g) According to paragraph 1 of Article 1 (the Purposes of the Charter), for the purpose of “adjustment or settlement of international disputes or situations which might lead to a breach of the peace”, the Security Council shall take measures of “peaceful means, and in conformity with the principles of justice and international law”.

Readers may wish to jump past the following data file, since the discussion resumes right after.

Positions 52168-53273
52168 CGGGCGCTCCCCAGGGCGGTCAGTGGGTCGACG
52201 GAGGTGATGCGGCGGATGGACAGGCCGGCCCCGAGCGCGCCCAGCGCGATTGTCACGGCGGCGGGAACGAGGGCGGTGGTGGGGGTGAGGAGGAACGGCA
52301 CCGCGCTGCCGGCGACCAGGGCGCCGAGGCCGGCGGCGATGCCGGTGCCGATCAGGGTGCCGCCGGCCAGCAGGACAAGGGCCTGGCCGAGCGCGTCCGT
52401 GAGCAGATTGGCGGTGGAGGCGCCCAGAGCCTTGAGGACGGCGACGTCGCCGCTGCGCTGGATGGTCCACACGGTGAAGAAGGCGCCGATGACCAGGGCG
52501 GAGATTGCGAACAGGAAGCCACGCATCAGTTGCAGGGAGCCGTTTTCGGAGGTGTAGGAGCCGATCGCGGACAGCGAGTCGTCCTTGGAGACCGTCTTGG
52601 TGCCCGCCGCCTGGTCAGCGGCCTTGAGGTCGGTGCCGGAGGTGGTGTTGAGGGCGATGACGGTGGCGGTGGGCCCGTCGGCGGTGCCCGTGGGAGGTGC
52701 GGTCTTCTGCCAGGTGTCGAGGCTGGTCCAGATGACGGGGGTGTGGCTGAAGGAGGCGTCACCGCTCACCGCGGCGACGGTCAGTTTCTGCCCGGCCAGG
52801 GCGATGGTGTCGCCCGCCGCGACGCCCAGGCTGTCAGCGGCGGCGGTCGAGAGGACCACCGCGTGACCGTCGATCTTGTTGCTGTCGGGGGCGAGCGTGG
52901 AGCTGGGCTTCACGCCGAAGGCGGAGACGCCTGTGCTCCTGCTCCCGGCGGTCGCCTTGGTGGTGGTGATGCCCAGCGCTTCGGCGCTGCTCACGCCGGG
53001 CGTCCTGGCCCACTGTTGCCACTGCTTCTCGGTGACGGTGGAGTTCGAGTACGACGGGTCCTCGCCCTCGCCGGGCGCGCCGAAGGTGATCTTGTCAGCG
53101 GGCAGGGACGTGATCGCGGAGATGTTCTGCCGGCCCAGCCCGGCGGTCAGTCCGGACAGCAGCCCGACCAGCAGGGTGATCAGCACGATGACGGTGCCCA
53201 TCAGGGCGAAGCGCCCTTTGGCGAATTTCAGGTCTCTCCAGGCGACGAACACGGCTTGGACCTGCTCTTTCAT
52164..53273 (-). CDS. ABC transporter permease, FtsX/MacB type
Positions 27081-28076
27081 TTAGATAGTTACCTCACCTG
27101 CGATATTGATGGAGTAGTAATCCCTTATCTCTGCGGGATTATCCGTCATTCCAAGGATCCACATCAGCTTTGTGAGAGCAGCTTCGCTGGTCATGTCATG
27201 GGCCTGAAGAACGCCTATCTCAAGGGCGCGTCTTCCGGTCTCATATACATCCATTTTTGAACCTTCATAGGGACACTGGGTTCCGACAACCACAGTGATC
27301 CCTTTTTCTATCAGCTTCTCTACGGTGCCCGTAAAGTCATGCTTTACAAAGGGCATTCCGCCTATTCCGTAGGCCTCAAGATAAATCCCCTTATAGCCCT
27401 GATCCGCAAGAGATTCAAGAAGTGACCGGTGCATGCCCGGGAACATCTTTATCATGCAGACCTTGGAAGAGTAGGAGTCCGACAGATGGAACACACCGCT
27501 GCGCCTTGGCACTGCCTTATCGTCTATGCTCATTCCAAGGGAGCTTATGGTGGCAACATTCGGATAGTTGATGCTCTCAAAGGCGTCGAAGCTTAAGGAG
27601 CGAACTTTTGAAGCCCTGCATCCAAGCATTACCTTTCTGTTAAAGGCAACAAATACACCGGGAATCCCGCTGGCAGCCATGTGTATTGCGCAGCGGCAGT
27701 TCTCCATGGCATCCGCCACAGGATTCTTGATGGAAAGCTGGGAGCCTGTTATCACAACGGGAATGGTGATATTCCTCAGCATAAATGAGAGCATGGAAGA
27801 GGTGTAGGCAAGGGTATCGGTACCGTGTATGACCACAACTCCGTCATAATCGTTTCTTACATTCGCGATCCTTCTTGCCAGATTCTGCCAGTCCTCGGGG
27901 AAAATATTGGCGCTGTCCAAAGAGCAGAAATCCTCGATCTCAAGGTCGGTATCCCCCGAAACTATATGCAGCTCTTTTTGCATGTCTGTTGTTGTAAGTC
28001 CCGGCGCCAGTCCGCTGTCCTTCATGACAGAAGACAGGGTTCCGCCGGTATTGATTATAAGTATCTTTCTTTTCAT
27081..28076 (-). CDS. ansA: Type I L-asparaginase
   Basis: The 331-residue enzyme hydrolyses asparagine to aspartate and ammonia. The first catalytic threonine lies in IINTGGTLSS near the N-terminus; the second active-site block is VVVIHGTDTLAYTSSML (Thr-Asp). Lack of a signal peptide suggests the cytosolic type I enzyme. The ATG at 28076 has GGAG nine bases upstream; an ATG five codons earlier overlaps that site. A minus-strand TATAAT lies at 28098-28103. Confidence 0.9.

h) The Security Council has never determined Iran’s nuclear program as a “threat to the peace, breach of the peace, or act of Aggression” (according to Article 39 of the Charter), nevertheless, it has adopted some resolutions against the Islamic Republic of Iran under Chapter VII of the United Nations Charter. The Security Council, before resorting to the measures stipulated in Articles 40 and 41 of the UN Charter must have exhausted all required procedures under Chapter VI of the UN Charter. While the outstanding issues defined by the Agency have been settled, “alleged studies” accusations based on forged data lacking authenticated information to be substantiated, and all Iran’s nuclear activities being under Agency Safeguards, regrettably, the Security Council has resorted to an incremental hostile approach with regard to Iran’s peaceful nuclear activities, in contrast to stipulated “peaceful means with the principles of justice and international law”. It is indeed ironic that if the Islamic Republic of Iran was not a party to the NPT, similar to some States in the region, it would benefit more rights and assumed fewer obligations. Moreover, unjust acts of the UN Security Council have sent a very negative message to the world: that being a party to NPT is futile and its universalization is a far-reaching objective.